In the late 1800's, from the Sacramento River in California to the Yukon River in Alaska, there stood close to a thousand salmon canneries. Of these, more than half were rural canneries on river mouths in isolated areas of Northern British Columbia and the Panhandle of southeast Alaska. These rural canneries provided work for a multicultural work force of fishermen, boat builders, cannery workers and their families. In the winter, these same sites became ghost towns. Today, more than eighty percent of these rural canneries are gone, burned down and their sites returned to nature.
Built in 1889, today, the North Pacific Historic Fishing Village is a National Historic Site. It is the most complete cannery that remains of these remote villages that once dotted the West Coast. Experience mouth-watering food, licensed dining, cozy lodging, wildlife, and beautiful scenery, with live performances, tours and exhibits in this wooden cannery village suspended on pilings over an estuary of the Skeena River.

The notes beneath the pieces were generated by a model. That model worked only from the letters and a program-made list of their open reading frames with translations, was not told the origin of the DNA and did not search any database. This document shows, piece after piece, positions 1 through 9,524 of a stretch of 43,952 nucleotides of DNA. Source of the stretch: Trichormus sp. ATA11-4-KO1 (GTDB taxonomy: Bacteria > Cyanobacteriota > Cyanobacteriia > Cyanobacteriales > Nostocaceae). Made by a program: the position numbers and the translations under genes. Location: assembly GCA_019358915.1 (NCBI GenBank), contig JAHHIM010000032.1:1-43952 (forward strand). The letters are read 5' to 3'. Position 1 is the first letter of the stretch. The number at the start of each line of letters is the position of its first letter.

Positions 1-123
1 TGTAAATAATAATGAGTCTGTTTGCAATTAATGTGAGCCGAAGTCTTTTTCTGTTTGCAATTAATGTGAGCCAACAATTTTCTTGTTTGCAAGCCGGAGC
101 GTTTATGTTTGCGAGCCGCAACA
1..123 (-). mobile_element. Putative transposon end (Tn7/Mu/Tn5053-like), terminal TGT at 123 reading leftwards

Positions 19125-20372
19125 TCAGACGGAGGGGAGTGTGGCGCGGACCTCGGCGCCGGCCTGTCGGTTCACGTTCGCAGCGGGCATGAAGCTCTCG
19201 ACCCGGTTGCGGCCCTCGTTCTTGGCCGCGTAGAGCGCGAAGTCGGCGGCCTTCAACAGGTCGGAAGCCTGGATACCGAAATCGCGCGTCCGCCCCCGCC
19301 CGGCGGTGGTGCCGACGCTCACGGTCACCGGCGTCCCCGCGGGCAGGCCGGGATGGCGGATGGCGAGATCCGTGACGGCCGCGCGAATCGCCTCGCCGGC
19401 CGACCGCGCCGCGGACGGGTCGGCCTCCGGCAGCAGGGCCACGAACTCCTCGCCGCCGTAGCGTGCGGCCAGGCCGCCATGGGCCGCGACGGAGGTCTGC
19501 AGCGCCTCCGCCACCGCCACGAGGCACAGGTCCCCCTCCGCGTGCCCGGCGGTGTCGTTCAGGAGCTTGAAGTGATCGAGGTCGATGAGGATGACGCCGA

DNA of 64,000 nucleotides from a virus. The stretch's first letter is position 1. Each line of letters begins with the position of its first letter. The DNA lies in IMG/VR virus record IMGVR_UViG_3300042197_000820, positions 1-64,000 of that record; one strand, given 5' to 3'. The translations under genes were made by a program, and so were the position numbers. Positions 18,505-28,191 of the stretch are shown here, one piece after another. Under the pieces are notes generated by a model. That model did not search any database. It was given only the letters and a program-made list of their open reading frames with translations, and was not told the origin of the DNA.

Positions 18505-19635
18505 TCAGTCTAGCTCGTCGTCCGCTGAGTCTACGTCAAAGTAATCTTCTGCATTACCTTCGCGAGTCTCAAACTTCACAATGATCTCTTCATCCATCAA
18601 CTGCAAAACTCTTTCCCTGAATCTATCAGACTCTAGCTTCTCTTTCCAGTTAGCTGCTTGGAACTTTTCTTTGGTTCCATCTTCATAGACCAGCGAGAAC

In North Pacific's remarkable river setting you will be transported back to the hectic days of cannery life. A live show set against a backdrop of historic photos will bring to life the characters and the story of North Coast fisheries. Displays are housed in original buildings and guided tours describe the canning process, fishing methods and lifestyles.